Religious doctrine is not an education. It has no base in science at all. At most, it is a social and leisure activity. Religion does not belong in our hospitals, apart for comfort of the dying. It doesn’t belong in our schools, unless it is a subject being taught and it cannot be over prevalent in our police or armed forces. Queen and country are best served by those without other ‘lords’ surely?
More recently, I questioned a doctor who wanted me to collect a stool sample. I had sickness and extremely loose stools with abdominal pain. I explained it would be impossible for me to physically collect anything as the viscosity of the stool would not allow it. (Sorry) . I asked that I have a cotton swab for the area instead. He pulled back, screwed up his nose and said. “Oh no, the rectum will have ‘bad’ bacteria on”.
I’ve realised since joining my GP surgery that they are all religious, very. Christian scout leader religious. The type that may believe disabled people are ‘emotional vampires, that illnesses can be attributed to demons or devil possession and that you mustn’t go near someone’s anus, as it’s a bad place, a place of evil doings…
It seems to me that caution is needed when recruiting religious folk into the NHS. Unless they have been taught at a non-religious college, I cannot trust the knowledge that they have obtained is as good as it needs to be. MRSA is on the rise purely because staff are refusing, that is correct, refusing to swab anuses. I did the research and so did the NHS in Scotland. It’s a problem which is getting worse as infection rates are on the rise within our hospitals.
So, I’m asking for change. I’d like the doctors and nurses to be as informed as me at the very least! I’m asking for schools, hospitals, council policy, military forces to not be held accountable by religious folk standards as they are not proper standards. Blessing a room is not the same as giving it a bloody good clean. Blessing children is not the same as educating them.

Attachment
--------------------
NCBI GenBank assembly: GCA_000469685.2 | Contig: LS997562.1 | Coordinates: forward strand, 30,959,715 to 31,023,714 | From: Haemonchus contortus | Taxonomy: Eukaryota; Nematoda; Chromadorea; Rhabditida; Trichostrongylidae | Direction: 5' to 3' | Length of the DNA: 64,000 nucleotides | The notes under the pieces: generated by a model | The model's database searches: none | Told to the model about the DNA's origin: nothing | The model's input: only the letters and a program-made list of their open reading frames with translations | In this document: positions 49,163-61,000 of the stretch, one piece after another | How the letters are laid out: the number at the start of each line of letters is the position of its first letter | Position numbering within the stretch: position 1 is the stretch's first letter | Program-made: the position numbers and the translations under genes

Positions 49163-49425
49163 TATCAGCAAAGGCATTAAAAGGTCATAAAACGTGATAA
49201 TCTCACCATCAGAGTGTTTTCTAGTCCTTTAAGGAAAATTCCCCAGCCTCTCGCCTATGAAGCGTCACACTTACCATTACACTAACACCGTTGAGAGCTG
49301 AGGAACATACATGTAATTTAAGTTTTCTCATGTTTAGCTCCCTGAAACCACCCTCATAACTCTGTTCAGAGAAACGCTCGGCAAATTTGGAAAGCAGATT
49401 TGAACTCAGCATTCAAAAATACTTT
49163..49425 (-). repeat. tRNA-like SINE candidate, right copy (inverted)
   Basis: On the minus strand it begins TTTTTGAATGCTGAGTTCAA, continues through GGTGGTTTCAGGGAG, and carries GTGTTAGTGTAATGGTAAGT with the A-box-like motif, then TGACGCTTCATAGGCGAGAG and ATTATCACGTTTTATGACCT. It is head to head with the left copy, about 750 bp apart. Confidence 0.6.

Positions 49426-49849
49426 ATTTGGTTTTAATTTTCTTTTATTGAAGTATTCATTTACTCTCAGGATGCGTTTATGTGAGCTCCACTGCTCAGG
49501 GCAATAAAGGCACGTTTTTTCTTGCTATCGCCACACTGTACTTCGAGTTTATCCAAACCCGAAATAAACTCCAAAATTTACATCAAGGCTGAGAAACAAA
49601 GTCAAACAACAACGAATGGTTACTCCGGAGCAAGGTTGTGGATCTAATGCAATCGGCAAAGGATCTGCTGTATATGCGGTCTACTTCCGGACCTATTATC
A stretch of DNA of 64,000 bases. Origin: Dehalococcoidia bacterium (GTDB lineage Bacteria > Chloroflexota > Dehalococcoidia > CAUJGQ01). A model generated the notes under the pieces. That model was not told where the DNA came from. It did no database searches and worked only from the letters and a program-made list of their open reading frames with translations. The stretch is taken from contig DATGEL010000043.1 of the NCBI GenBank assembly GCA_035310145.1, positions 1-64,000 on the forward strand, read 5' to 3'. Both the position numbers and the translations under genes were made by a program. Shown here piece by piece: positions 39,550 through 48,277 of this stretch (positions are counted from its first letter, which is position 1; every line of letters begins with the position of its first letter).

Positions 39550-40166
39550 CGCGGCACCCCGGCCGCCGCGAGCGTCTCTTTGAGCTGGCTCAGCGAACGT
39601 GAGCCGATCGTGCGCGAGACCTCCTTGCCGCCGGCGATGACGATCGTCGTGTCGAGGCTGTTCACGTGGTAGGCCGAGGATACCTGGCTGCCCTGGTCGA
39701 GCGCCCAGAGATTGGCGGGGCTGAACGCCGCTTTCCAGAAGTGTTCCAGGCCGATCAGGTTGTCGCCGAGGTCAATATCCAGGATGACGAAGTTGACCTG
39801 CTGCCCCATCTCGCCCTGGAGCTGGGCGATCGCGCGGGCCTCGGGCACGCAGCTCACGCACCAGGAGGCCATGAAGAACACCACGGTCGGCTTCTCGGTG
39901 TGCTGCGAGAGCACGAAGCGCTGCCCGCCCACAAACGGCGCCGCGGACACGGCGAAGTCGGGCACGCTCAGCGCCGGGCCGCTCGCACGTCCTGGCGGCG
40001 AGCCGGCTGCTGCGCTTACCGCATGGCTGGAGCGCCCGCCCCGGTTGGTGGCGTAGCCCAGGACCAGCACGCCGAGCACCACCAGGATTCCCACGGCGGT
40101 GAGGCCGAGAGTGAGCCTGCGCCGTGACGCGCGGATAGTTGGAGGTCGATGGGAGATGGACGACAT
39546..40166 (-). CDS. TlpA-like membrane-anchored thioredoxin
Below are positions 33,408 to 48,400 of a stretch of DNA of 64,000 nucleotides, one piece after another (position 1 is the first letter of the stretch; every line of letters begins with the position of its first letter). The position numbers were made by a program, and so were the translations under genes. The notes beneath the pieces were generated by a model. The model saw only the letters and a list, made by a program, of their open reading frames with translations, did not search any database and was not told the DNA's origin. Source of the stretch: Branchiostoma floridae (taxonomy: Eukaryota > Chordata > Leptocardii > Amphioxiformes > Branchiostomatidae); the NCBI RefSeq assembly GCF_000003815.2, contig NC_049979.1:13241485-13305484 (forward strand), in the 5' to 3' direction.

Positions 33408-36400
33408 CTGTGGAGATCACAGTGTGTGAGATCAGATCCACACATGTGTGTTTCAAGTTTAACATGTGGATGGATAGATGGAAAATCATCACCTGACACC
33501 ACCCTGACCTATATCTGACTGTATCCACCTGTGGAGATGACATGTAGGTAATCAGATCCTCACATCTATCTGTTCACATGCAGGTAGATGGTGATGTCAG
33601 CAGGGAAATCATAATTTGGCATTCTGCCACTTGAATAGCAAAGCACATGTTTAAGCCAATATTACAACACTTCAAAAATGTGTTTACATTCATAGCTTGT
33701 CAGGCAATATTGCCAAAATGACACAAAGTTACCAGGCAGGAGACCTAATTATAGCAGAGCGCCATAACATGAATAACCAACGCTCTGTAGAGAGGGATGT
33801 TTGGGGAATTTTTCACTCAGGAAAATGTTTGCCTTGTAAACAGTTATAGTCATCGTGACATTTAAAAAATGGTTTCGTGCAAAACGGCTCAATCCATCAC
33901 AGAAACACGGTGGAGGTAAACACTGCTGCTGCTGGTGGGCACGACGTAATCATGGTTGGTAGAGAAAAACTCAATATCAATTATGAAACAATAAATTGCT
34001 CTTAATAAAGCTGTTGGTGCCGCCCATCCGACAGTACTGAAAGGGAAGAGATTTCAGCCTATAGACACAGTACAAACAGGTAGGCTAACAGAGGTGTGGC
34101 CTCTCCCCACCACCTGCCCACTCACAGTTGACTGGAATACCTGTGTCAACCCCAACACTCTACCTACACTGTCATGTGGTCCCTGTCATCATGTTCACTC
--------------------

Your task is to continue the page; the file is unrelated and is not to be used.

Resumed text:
No longer will I be dumber for a doctor to save their feelings. Why are their feelings so important? It’s not right and it’s not helping our health, education or security. I recently found out that Kings College Hospital has opened a sister branch in Saudi Arabia with interactive relations with the UK London Kings College Hospital.
KCH London is funded by the NHS our government helps with student loans and support of foreign students. So I hope someone else will pick up on this story as our NHS needs all the support it can get. I’m sure it does not need other hospitals in other countries not paying into the system but benefiting from it.
May I remind the British government that SA is a segmented country. Males and females are not allowed through the same door in Saudi Arabia. How does this inequality marry with our laws and way of life? How will these doctors view a modern Brit? How would they view a non-religious person being that in Saudi it’s against the law to be an atheist?
I mean it’s stupid that in England I cannot talk about my ‘female problems’ (his words)with my GP and that he requests that I make an appointment with another doctor. This was to discuss my menopause…. The menopause is something which will affect half the population and is only suffered by females. The doctor he requests me to see only works on Thursdays.
Again, this does not appeal to my sense of fair play. We need to keep an eye on where Britain’s funding is going and there needs to be a pull back from supporting religious organisations with taxpayers money. Let’s get the fairness back and the stupidity gone.